A growing number of leading institutions now routinely utilize digital imaging technologies to support investigative research and routine diagnostic procedures. The exponential rate at which images and videos are being generated has resulted in a significant need for efficient content-based image retrieval (CBIR) methods, which allow one to quickly characterize and locate images in large collections based upon the features of a given query image. CBIR has been one of the most active research areas in a wide spectrum of imaging informatics fields over the past few decades
[1–13]. Several domains stand to benefit from the use of CBIR including cinematography, education, investigative basic and clinical research, and the practice of medicine. CBIR has been successfully utilized in applications spanning radiology
[4, 11, 14, 15], pathology
[9, 16–18], dermatology
[19, 20], and cytology
There have been several successful CBIR systems that have been developed for medical applications since the 1980’s. Several approaches utilize simple features such as color histograms
[4, 22], texture
[6, 25], or fuzzy features
 to characterize the content of images while allowing higher level diagnostic abstractions based on systematic queries
[4, 25–27]. The recent adoption and popularity of case-based reasoning
 and evidence-based medicine
 has created a compelling need for more reliable image retrieval strategies to support diagnostic decisions. In fact, a number of state-of-the-art CBIR systems
[4, 9, 11–13, 15, 16, 25, 30–32] have been designed to support the processing of queries across imaging modalities.
With the advent of whole-slide imaging technology, the size and scale of image-based data has grown tremendously, making it impractical to perform matching operations across an entire image dataset using traditional methods. To meet this challenge, a new family of strategies are being developed, which enable investigators to perform sub-region searching to automatically identify image patches that exhibit patterns that are consistent with a given query patch. In practice, this approach makes it possible to select a region or object of interest within a digitized specimen as a query while the algorithm systematically identifies regions exhibiting similar characteristics in either the same specimen or across disparate specimens. The results can then be used to draw comparisons among patient samples in order to make informed decisions regarding likely prognoses and most appropriate treatment regimens.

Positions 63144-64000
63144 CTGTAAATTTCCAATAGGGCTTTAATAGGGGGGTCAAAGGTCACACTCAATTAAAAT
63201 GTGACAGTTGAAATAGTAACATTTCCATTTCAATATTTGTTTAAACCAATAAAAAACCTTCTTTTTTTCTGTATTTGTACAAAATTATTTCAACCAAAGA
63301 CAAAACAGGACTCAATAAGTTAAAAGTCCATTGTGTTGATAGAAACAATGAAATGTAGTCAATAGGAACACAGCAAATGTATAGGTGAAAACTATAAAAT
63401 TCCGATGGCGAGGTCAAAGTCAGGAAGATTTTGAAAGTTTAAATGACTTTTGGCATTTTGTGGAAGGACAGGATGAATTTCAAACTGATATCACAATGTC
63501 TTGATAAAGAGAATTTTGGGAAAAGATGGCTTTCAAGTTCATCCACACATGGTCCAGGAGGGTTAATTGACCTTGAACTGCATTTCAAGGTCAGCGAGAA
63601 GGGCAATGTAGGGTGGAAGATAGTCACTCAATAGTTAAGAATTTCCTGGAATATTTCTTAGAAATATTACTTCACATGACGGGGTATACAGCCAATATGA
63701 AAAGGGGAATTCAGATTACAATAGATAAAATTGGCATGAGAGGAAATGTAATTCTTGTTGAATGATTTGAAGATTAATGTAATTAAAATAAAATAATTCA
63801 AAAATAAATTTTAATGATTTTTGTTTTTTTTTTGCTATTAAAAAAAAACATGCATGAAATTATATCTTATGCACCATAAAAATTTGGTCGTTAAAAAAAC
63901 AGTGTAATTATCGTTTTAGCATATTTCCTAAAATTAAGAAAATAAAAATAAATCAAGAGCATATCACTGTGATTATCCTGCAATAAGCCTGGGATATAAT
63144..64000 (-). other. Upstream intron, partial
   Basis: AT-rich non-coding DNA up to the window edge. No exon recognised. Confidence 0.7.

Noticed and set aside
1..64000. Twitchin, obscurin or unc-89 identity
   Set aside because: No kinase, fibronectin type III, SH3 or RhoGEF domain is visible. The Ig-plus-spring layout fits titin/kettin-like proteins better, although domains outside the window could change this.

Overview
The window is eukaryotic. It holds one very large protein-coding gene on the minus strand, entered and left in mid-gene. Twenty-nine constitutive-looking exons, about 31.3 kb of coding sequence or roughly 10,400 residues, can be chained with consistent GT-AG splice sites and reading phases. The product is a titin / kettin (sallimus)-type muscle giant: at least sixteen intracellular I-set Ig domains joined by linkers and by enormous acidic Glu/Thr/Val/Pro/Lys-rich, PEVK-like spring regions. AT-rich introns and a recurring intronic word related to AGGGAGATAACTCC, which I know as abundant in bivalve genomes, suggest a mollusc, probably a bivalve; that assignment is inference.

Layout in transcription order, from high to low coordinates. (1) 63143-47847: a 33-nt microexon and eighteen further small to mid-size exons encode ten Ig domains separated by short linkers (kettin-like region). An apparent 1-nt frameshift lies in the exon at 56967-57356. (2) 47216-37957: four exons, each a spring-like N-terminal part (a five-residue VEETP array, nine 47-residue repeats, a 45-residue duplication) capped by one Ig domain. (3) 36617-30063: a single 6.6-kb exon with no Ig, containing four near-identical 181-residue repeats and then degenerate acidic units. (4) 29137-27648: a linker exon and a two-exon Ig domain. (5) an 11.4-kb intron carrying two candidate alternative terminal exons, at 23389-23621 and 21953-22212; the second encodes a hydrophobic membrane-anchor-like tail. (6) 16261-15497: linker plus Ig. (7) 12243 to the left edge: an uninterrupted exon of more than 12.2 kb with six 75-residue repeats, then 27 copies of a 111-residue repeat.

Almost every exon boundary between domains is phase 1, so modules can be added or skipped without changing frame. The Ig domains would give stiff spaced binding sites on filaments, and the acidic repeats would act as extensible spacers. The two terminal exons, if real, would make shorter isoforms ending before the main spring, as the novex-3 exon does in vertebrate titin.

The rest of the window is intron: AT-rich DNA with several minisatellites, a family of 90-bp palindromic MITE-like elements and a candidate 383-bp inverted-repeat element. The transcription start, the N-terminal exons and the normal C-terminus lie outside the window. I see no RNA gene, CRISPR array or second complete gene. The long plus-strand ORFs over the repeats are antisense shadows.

To perform a region-of-interest (ROI) query, Vu et al.
 presented a Sam Match framework-based similarity model. The use of a part-based approach was later reported in
 to solve the CBIR problem by synthesizing a DoG detector, and a local hashing table search algorithm. The primary limitation of this approach, however, was the time cost of the large number of features that need to be computed. Intra-expansion and inter-expansion strategies were later developed to boost the hash-based search quality based on a bag-of-features model which could more accurately represent the images. Recently, a structured visual search method was developed to perform CBIR in medical image datasets
. The primary advantage of this framework is that it is flexible and can be quickly extended to other modalities.
Most CBIR algorithms rely on content localization, feature extraction, and user feedback steps
[5–7, 25, 27, 36–40]. The retrieved results are then ranked by some criteria, such as appearance similarity or diagnostic relevance, which can also serve as a measure of the practical usability of the algorithm. Typically the retrieved images only include those cases with the most similar appearance to a given query image whereas introducing relevance feedback
[41–47] to CBIR provides a practical means for addressing the semantic gap between visual and semantic similarity.
Large-scale image retrieval applications are generally computationally expensive. In this paper, we present the use of the CometCloud
[48, 49] to execute CBIR in a parallel fashion on multiple high performance computing (HPC) and cloud resources as a means for reducing computational time significantly. CometCloud is an autonomic cloud framework that allows dynamic, on-demand federation of distributed infrastructures. It also provides an effective programming platform that supports MapReduce, Workflow, and Master-Worker/BOT models making it possible for investigators to quickly develop applications that can run across the federated resources
[49–53]. The algorithm that our team developed exploits the parallelism of CBIR by combining the HPC assets at Rutgers University with external cloud resources. Moreover, our solution uses cloud abstractions to federate resources elastically to achieve acceleration, while hiding infrastructure and deployment details. In this way, the CBIR algorithm can be made available as accessible services to end users.
The contributions of this paper are: 1) a novel CBIR algorithm based on a newly developed coarse-to-fine searching criteria which is coupled with a novel feature called hierarchical annular histogram (HAH); 2) a CBIR refinement schema based on dual-similarity relevance feedback; and 3) a reliable parallel implementation of the CBIR algorithm based on Cloud computing.